According to Louisiana Law, “Every act whatever of man that causes damage to another obliges him by whose fault it happened to repair it.”
That complicated wording amounts to the simple fact that if someone does something that harms you, or fails to do what they were required to do, you have a claim for damages.
Examples of such situations are nearly endless.
If my rotten tree falls and hits your house, I’ve harmed you. If I spray pesticides and your children suffer an allergic reaction, I’ve harmed your children.
Other examples include situations in which:
you trip and fall on a broken sidewalk;
you fall into a hidden hole;
you slip and fall on water leaking onto the floor;
a defective appliance starts a fire in your house;
rotten steps give way, causing you to fall;
a truck’s brakes fail due to improper maintenance;
your boat strikes unmarked submerged pilings; or
you’re struck by falling items from store shelves.
You’ll see lots of billboards and commercials advertising personal injury lawyers. But what you won’t easily find is an attorney with true dedication to his clients and their best interests.
And though a quick $300,000 settlement sounds great, it might not stretch to cover your medical bills, repair all the damages you suffered, or pay off any loans you took to live. And unless your attorney saw you as a person rather than a paycheck, elements of your case like workers’ compensation and the effect of any settlement on your Medicare or Medicaid eligibility may not have been considered.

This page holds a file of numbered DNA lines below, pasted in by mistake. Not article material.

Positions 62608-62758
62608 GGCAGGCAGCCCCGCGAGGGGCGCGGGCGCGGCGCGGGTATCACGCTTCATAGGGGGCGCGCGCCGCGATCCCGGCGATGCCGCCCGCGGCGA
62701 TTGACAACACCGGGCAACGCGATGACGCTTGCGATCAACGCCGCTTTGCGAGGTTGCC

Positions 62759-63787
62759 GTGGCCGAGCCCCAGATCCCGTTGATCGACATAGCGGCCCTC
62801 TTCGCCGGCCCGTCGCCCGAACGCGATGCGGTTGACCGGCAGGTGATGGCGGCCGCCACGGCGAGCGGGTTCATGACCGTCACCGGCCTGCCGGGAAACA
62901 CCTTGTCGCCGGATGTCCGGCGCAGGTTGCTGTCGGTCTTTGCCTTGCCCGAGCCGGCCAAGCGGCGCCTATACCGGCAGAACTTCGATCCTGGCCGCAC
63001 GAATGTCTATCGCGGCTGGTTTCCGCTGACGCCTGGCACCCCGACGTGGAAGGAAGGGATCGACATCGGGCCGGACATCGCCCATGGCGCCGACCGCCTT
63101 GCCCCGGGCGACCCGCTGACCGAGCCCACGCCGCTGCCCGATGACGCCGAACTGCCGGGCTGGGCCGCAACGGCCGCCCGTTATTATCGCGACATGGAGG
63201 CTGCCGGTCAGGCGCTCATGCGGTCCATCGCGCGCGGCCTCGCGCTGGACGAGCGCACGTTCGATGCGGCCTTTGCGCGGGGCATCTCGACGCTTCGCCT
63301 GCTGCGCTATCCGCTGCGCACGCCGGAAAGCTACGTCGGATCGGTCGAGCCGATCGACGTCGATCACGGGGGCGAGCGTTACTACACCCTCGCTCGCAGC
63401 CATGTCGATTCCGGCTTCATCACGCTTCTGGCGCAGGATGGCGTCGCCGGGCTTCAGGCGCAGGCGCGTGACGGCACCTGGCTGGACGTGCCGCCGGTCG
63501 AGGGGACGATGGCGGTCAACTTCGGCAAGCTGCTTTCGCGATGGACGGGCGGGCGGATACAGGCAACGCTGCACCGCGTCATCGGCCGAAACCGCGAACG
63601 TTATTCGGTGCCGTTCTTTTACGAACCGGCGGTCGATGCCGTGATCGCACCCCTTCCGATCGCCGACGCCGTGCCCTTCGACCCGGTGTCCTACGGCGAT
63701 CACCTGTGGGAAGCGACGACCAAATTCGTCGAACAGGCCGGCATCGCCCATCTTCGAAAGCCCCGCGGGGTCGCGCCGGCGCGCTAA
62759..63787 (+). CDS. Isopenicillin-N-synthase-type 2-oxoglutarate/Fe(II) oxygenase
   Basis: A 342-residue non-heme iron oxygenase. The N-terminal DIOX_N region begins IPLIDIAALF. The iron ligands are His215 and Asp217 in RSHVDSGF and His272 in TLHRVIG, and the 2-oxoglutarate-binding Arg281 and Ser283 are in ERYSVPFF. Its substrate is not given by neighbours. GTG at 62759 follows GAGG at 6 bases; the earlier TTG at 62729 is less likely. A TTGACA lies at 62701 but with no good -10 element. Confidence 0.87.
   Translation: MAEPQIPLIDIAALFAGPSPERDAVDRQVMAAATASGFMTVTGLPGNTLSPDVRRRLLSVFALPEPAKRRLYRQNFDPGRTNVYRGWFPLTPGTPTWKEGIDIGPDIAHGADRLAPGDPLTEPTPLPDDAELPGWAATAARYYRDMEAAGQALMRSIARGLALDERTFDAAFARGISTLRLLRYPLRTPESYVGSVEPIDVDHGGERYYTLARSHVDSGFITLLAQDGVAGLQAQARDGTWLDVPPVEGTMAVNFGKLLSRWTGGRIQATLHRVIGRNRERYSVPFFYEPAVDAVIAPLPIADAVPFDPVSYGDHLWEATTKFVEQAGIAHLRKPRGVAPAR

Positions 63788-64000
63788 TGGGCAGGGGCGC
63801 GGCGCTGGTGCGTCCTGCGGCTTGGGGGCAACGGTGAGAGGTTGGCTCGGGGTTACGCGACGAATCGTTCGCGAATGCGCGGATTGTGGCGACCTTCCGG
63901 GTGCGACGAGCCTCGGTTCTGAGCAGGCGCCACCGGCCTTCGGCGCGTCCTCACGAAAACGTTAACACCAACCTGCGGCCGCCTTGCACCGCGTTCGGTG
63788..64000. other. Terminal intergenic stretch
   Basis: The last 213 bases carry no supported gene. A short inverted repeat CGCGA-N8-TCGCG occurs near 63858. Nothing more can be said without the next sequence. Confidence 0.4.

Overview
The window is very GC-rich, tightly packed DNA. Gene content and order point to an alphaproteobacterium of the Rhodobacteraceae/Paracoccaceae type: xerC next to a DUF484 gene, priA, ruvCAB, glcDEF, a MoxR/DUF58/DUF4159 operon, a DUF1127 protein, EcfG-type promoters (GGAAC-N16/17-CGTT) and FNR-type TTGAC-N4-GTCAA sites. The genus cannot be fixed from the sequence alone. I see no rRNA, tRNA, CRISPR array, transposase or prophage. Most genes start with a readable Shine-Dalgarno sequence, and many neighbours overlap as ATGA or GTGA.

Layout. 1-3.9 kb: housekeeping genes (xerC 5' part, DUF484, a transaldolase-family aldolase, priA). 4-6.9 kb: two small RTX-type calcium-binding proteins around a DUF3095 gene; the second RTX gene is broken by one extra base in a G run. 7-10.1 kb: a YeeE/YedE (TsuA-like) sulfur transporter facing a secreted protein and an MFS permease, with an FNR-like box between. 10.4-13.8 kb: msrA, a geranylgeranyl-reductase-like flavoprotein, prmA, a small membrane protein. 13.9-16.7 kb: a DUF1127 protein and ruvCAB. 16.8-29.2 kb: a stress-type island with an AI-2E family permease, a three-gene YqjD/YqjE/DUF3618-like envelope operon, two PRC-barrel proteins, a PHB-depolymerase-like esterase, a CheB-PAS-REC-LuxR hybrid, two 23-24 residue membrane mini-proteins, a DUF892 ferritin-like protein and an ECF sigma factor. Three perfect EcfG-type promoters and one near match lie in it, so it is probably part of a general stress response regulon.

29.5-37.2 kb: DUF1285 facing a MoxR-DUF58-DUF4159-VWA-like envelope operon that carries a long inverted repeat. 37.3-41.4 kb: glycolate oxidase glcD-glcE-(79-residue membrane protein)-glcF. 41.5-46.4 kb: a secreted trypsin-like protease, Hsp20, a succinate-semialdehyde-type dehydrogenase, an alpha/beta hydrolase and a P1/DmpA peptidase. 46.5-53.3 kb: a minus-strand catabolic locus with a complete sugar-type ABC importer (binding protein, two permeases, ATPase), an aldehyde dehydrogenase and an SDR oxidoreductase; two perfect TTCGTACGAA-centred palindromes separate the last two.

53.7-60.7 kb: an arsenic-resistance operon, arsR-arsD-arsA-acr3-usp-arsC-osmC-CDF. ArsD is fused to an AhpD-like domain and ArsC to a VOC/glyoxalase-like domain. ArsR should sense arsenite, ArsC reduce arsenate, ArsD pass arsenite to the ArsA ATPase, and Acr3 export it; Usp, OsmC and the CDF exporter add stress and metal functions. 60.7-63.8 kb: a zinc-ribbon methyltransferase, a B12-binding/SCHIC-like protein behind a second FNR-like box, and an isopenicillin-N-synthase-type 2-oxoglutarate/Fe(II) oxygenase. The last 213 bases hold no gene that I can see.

A good attorney knows that workers’ compensation and personal injury claims are separate but related issues of your case. For example, perhaps you’re working in a plant on a turn-around project. A worker, employed by a different subcontractor, causes you injury through their negligence. Not only do you have a workers’ compensation claim against your employer, you also have a personal injury claim against the worker and his employer for that negligence.
In this case, workers’ compensation would be responsible for your medical treatment related to the accident, as well as weekly payments, for as long as you are unable to work.
A workers’ compensation claim can make it unnecessary to borrow money to live while your case is decided, but it’s a long, hard process that doesn’t offer much reward to your attorney.
A quick settlement may get money into your hands immediately, but it may not cover all of your expenses. In some cases, it can affect your eligibly for programs like Medicare and Medicaid.
If you’ve been injured, you need an attorney dedicated to you and your needs, not the bottom line.
You need an attorney like Michael L. Hebert.